Trash and Cash! The Market Value of Financial Blogging.

On February 2, 2014, Bloomberg News reported, in an article entitled “Investors Bet Against Stock in Harvard Professor’s Blog,” by John Hechinger and Jesse Westbrook, that at least five investors successfully shorted the stock of a media advertising company, Blinkx, after the company received a scathing review (if not a flat out allegation of fraud) by a Harvard professor, Benjamin Edelman on his blog post: “The Darker Side of Blinkx.” Two US based investors who did not want to have their identity revealed commissioned Professor Edelman’s research into the company’s practices. The stock of the company fell by a third of its value in the days following publication of the blog on January 28, 2014. Five large investors took a short position on Blinkx stock just before the release of professor Edelman’s blog. The obvious implication is that anonymous investors commissioned a “hit piece” on a company that they were planning to short.

Is the Harvard professor’s blog a case of “trash and cash?” The answer to that would hinge on when the investors that commissioned this research took a short position on the stocks and whether they knew that the piece would be published. Professor Edelman claims in the amended disclosures on his blog that he was not hired to publish his results after giving them to the clients, but he did have a clause in the contract that conditioned the research on his ability to publish. Would investors not have a reason to know that the results would be published by a prolific blogger who, as a professor at Harvard Business School, has serious readership and credibility? Would the investors not know the piece would be published soon, so as to assure its relevance?

Another problem is with the possibility that the information on which the professor relied could be “insider” information or incorrect misleading information. The question is whether all the information that professor Edelman used was publically available or whether he may have used information and sources that a journalist would be allowed to use, but an investor would be prohibited. Bloggers and publishers are now considered journalists and can not only protect their sources but also can engage (and the assumption is that they would) in the type of investigative reporting that would uncover things not known to the public. Do regulatory agencies have a way of connecting these “hit pieces” with deliberate market manipulation? Do SEC and FINDRA need to read all influential business blogs that have impact on market prices and must the reporters disclose who received the information before it was published?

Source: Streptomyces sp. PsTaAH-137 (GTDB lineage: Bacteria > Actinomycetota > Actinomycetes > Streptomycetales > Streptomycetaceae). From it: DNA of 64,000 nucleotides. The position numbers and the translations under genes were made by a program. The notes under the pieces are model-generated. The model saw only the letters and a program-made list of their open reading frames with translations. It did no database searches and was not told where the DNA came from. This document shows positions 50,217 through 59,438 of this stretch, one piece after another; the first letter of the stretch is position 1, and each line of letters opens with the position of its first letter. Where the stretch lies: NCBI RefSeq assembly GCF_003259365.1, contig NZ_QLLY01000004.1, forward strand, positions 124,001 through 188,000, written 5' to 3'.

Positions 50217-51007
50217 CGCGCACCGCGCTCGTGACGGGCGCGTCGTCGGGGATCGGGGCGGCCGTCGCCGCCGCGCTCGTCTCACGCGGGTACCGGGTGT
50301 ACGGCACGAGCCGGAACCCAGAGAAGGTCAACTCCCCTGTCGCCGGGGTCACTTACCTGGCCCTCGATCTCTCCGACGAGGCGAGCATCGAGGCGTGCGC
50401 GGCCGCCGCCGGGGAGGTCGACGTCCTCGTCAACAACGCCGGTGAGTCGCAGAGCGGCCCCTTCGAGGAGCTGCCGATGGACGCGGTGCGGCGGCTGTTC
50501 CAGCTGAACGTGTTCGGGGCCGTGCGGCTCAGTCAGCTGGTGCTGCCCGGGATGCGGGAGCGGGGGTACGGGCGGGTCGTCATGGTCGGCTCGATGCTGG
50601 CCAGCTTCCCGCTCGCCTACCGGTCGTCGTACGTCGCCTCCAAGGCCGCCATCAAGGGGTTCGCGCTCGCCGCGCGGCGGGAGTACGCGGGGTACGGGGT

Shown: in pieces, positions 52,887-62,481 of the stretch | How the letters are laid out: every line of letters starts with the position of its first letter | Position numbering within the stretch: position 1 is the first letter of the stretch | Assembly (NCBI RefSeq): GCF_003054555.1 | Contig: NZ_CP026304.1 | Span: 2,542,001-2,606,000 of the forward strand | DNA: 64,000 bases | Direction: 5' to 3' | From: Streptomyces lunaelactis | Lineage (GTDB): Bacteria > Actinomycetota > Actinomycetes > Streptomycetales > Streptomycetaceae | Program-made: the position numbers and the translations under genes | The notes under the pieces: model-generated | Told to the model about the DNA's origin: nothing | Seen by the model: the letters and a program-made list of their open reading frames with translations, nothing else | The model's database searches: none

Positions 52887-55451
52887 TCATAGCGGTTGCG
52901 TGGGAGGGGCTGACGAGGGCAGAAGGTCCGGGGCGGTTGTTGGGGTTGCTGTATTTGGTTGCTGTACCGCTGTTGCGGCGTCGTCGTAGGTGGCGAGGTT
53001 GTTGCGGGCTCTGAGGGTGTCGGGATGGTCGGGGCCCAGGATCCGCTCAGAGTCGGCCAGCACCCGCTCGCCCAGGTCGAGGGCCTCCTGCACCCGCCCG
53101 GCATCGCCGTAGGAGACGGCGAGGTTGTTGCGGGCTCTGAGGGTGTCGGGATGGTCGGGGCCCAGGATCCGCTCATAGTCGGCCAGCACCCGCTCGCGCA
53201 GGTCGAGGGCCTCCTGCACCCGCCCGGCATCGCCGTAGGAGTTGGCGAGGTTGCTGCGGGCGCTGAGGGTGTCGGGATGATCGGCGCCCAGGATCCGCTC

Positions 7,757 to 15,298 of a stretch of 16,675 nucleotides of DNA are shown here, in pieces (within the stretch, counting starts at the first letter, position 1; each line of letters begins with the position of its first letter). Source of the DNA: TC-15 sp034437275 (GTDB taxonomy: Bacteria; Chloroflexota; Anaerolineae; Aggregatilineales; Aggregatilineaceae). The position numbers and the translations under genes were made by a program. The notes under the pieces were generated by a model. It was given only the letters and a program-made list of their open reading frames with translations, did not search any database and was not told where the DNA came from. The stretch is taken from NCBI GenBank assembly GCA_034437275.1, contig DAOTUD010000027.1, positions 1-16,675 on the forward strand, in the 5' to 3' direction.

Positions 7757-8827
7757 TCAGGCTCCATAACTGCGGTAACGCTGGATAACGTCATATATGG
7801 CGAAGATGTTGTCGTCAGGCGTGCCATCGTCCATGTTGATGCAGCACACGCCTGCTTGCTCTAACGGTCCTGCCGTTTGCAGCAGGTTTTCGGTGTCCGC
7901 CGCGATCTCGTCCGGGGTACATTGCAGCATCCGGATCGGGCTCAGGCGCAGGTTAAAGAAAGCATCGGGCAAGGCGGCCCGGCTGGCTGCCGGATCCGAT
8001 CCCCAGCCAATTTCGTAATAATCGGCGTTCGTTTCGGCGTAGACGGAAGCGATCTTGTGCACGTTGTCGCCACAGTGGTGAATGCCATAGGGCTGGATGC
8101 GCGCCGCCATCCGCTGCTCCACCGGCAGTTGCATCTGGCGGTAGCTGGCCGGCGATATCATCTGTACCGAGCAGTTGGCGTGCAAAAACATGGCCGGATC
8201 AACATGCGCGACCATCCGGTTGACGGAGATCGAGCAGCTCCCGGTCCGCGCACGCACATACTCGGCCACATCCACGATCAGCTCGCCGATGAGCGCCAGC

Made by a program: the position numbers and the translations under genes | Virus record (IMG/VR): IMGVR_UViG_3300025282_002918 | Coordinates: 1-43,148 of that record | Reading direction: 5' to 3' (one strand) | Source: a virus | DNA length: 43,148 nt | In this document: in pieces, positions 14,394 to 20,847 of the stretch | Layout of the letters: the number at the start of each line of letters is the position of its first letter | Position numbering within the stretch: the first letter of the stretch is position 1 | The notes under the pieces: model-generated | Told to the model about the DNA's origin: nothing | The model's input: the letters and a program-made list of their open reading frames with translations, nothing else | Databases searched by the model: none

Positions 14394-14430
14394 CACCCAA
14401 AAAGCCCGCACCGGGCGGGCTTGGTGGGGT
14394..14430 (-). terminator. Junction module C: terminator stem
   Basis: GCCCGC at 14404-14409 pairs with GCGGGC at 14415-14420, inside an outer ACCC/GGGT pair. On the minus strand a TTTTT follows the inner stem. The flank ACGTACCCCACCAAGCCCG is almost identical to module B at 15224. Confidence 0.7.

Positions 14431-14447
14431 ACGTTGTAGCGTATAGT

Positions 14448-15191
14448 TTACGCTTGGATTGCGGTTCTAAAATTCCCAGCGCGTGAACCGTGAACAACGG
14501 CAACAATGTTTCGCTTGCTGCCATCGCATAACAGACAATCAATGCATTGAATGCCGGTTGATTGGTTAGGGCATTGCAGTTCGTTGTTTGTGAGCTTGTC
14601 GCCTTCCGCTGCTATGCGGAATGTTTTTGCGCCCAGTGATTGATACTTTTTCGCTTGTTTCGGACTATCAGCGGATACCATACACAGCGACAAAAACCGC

In his blog post, the professor actually goes so far as to recommend shorting the stock. This seems to take his analysis of “historic and current practices” one step further than reporting and into the territory of dolling out investment advice (or a self-fulfilling prophecy). Could the professor be found complicit in the market manipulation not as a blogger or a journalist, but as a financial advisor? The rise of social media has certainly created new challenges for securities regulators.

 

Should Blogs Enjoy the Same Defamation Immunity as Newspapers?

Blog posts are not entitled to the same immunity from libel as are newspapers or other periodicals… at least in Texas.  The issue was resolved in a district court case steming from posts made by a former patient of the University Behavioral Health of Denton (UBH), “a free standing psychiatric hospital specializing in mental health and chemical dependancy care.”    Brenda Wells, a former patient of the hospital, among other things maintained a blog on which she posted defamatory comments that accused hospital staff of unprofessional and even criminal conduct. Wells tried to defend the claim arguing, that not only were the blogs not defamatory, but  that her blogs were protected under a Texas Law, which prohibits libel claims against newspapers and periodicals.  Wells argued that her blogs, which were published, were akin to the type of media receiving defamation immunity and therefore should be protected under the law.  The U.S. Discrtice Court for the Eastern District of North Carolina disagreed, finding that because ” “[p]ostings on the blog are not published at regular intervals. They are not composed of articles, news items, or the like.”

The decision in the case, Ascend Health Corp. v. Wells (here), may make sense in this particular instances, but I can think of a lot of blogs that have the sophisticated and regular type of content of which many newspapers and periodicals boast.   What about blogs that are maintained by newspaper reporters?  Such blogs would not receive immunity under this case.  This is one decision that I think should be revisited.  Thoughts?